Just as there are multiple reasons why couples choose to seek a divorce, there are also multiple paths available to obtain the divorce. The type of divorce you choose will depend on a number of factors, including size and complexity of the estate to be divided, whether or not minor children are involved, and whether or not you and your spouse are cooperative with one another.
Of the four types of divorce, which are collaborative, litigated, mediated, and do-it-yourself, both the collaborative and litigated divorce processes require attorneys. A collaborative divorce is less expensive and allows the couple to avoid court until the end, but if the spouses aren’t on civil terms, litigation may be the only appropriate path.
If a couple want to avoid going to court, a collaborative divorce may be a good option. A cooperative effort must be made throughout the process because all parties in a collaborative divorce, including the attorneys, must sign agreements that require both lawyers to remove themselves from the case if litigation is threatened or the parties cannot reach a settlement. That means that you will have to start over completely and hire new lawyers. So, cooperation and flexibility are essential in a collaborative divorce.
In addition to an attorney experienced in handling collaborative divorces, you may want to consider hiring a therapist to help guide you through emotionally charged issues. You may also need a neutral divorce financial planner if your assets are complex.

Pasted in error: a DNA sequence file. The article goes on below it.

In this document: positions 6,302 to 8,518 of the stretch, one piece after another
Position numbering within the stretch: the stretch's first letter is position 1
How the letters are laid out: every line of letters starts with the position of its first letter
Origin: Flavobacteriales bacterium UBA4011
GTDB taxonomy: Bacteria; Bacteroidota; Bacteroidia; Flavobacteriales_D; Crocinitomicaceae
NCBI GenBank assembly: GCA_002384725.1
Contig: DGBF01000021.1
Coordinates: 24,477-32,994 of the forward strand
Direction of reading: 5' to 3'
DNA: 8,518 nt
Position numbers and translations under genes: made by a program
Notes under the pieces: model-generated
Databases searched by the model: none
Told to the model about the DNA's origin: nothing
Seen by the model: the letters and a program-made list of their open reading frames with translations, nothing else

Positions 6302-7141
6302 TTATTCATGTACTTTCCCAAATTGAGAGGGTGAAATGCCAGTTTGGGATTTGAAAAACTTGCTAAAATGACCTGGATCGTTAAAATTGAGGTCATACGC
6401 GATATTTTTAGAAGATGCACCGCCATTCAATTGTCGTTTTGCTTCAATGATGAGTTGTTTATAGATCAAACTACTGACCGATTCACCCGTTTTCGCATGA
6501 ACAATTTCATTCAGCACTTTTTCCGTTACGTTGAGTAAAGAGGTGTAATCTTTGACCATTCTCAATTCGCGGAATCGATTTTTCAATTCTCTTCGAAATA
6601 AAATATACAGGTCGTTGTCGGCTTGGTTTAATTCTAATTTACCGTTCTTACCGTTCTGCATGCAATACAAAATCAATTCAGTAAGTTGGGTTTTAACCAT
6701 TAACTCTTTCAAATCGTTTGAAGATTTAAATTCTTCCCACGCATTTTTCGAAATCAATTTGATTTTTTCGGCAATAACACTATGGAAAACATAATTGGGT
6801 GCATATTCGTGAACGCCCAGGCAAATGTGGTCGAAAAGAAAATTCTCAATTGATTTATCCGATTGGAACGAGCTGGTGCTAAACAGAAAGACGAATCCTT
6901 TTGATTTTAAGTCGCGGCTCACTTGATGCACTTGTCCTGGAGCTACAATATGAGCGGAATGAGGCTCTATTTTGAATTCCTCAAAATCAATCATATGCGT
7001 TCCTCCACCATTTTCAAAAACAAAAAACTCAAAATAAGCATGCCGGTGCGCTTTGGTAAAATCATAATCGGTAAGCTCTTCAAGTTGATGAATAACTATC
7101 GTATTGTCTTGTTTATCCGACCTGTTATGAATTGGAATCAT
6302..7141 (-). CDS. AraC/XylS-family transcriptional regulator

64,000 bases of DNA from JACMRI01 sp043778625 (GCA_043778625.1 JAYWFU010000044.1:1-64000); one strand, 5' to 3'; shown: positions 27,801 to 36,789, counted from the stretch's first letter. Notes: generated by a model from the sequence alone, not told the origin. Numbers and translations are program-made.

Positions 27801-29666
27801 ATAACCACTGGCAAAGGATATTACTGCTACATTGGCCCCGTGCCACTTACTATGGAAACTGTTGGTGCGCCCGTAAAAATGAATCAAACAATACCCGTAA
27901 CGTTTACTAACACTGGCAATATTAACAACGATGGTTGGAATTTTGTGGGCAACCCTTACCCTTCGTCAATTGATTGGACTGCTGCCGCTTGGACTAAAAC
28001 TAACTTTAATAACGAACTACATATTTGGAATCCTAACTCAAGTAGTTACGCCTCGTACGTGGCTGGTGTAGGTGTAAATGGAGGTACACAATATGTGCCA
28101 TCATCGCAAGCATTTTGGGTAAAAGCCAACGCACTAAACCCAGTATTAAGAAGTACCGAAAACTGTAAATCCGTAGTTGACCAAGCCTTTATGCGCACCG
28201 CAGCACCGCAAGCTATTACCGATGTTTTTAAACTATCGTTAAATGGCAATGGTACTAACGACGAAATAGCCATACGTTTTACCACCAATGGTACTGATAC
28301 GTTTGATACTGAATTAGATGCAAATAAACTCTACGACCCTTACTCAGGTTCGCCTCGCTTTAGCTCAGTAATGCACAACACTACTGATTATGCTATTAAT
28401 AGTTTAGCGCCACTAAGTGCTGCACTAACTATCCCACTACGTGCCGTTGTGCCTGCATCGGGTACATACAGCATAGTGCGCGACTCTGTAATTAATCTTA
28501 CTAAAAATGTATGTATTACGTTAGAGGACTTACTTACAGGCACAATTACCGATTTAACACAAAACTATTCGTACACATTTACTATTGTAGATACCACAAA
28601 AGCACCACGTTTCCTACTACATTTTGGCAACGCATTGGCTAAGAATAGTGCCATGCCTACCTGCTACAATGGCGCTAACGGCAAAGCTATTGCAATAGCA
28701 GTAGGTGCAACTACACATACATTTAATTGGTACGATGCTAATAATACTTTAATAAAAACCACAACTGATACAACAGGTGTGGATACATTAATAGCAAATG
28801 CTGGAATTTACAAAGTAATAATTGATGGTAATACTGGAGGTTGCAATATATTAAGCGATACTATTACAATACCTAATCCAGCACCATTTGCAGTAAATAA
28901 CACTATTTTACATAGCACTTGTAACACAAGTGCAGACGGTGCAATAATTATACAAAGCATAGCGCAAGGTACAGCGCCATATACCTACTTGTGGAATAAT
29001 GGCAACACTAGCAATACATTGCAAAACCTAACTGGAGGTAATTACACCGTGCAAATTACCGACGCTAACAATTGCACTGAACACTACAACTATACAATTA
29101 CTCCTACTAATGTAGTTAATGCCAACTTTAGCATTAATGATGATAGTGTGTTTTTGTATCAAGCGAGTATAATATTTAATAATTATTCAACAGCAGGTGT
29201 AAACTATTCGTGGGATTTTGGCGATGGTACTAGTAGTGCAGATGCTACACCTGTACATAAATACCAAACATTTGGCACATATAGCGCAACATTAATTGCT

The biggest perk about opting for a collaborative divorce is that, even though you will still need to hire an attorney (and possibly additional professionals), a collaborative divorce is most often less expensive than a litigated divorce. You can also avoid the courts for the most part. You will have to appear in court at least once to sign the divorce papers before a judge,
If there is a history of mental and/or physical violence or drug/alcohol use, or if you fear that your spouse is cheating or hiding assets, then a litigated, or traditional, divorce is the solution. Additionally, choose litigation if you cannot reach an agreement on important issues, such as child custody and support and division of assets.
Often, litigated divorces don’t end up in court, as a settlement is reached first. However, many divorces are contentious and emotion-fueled, so negotiations end up in a stalemate. When that happens, the case is moved inside the courtroom and the lawyers change from ‘negotiation’ mode to ‘win’ mode. Court should be a last resort since the judge, who knows very little about the situation, is the one who will be making life changing decisions on behalf of both parties.
Consider all of your options carefully before deciding which path to take to divorce. If you have any concerns about your spouse’s integrity or commitment to cooperation, or if you’re concerned about fair division of assets or custody, then it’s best to play it safe and opt for a traditional, litigated divorce.